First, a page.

Natural gas-fired power production likely peaked in 2020 and will gradually be driven lower by higher gas prices and competition from growing amounts of wind and solar capacity, according to the Institute for Energy Economics and Finance, a nonprofit group that supports moving away from fossil fuels.
Any increased U.S. liquefied natural gas exports to help Europe shift away from Russian purchases would put upward pressure on domestic gas prices, making renewable energy in the U.S. even more competitive compared with gas-fired generation, Seth Feaster, IEEFA energy data analyst, said Tuesday during a webinar on the organization's U.S. 2022 Power Sector Outlook.
However, IEEFA doesn't expect the conflict in Ukraine will in any "significant degree" affect the long-term transition toward renewable energy and battery storage in the U.S. power sector, according to Dennis Wamsted, an editor and energy analyst with IEEFA.
IEEFA expects wind, solar and hydroelectric generation will make up a third of U.S. power production by 2027, up from about 19% in December, according to its report. "The transition has just started," Wamsted said. "We do believe that the takeoff is right now."
The recent increase in gas prices and concerns about methane emissions from gas production and distribution are adding to the challenges facing gas-fired generation, which hit a record high in 2020 of 1.47 billion MWh, according to IEEFA.
"The soaring cost of fossil fuels and unexpected disruptions in energy security are now supercharging what was already a torrid pace of growth in solar, wind and battery storage projects," IEEFA said in the report.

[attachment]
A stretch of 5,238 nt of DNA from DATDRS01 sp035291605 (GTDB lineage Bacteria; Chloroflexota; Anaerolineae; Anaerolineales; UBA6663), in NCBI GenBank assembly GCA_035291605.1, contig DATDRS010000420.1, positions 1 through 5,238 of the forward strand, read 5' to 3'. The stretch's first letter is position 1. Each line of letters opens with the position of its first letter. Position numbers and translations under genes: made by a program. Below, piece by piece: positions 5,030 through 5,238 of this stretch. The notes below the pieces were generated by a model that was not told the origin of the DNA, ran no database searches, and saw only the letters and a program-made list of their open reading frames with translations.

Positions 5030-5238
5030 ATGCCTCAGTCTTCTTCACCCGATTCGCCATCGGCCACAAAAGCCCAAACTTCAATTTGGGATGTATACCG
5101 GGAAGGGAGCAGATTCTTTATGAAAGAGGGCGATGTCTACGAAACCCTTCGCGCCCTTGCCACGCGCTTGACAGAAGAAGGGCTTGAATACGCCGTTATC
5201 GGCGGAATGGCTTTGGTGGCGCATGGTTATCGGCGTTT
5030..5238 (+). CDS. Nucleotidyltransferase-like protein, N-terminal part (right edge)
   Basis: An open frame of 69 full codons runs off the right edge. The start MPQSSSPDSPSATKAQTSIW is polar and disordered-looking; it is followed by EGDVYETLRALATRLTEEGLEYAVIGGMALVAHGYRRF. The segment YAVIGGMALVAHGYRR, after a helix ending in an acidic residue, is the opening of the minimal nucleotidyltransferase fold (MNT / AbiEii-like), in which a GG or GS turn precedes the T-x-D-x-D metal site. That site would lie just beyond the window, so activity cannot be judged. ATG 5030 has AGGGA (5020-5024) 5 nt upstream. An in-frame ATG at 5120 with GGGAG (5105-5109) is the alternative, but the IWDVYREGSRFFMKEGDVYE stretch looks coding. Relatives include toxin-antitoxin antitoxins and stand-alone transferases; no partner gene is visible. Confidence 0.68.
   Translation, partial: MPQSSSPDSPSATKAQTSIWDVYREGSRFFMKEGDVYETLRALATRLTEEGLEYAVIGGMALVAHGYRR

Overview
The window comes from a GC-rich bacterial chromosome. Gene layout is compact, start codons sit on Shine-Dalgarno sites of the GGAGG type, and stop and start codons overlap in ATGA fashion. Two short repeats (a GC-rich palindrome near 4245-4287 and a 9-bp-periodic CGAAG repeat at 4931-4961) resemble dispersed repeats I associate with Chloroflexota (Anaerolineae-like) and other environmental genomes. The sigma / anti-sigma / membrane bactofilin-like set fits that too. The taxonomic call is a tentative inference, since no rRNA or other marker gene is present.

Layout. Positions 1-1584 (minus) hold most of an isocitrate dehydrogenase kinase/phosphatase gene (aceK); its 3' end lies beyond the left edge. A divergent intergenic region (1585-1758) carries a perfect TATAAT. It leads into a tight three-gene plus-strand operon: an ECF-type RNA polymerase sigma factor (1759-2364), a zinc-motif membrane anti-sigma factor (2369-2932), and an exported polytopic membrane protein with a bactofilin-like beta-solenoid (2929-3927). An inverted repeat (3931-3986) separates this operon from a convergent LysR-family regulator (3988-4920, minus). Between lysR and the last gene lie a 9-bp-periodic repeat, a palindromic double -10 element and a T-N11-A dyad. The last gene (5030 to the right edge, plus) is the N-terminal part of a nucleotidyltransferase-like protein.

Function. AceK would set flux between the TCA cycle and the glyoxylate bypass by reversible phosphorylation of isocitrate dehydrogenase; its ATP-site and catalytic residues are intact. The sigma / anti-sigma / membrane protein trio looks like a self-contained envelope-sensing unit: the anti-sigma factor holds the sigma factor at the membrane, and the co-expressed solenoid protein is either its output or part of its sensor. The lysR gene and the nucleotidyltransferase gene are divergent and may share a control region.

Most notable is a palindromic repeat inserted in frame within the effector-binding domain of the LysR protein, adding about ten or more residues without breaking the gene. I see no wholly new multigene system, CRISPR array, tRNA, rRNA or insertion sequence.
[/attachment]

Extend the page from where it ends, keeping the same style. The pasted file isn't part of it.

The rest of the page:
The utility sector is speeding up its exit from coal-fired generation, Wamsted said, pointing to recently announced plans by Georgia Power, the Tennessee Valley Authority and Duke Energy to retire their coal fleets by 2035.
Since the U.S. coal fleet peaked in 2012 at 317 GW, about 100 GW has retired and another 100 GW is set to shutter by the end of this decade, partly driven by federal coal ash and water discharge regulations, according to Wamsted.
About three-quarters of the generation expected to come online in the next three years is wind, solar and batteries, IEEFA estimated, based on Energy Information Administration data.
At least 19,000 MW of offshore wind is under development along the East Coast, with about half of the capacity slated to be online by 2028, according to IEEFA. That capacity will displace fossil-fueled generation in the eastern power markets run by ISO New England, New York Independent System Operator and the PJM Interconnection, Wamsted said.
Some of IEEFA's findings were echoed by the EIA's short-term energy outlook issued Tuesday.
The agency expects the share of U.S. electricity generation from wind and solar farms will grow to 22% this year and to 23% in 2023, up from 20% last year. Driven by the expected increase in renewable generation, gas-fired generation falls to 35% of U.S. power production this year and in 2023, down from a 37% share in 2021.
"Although new natural gas-fired power generating units are scheduled to come online in 2022, they are likely to be run at lower utilization rates than in recent years," the EIA said.
The EIA also expects increased renewable energy production will push coal-fired generation down to 21% next year from 23% this year and in 2021.
Reflecting expectations for increased LNG exports to Europe, the EIA forecast Henry Hub Natural Gas prices to average $5.23 per million British thermal units this year, a $1.28/MMBtu increase from an estimate issued last month.
The U.S. will export 12.2 billion cubic feet per day of LNG this year, up 25% from 2021, according to the EIA's estimate.
In another change from earlier estimates, the EIA now expects 20 GW of solar to come online this year, down 9% from its estimate in March. Some solar projects have been delayed into next year when the agency expects 24 GW to start operating.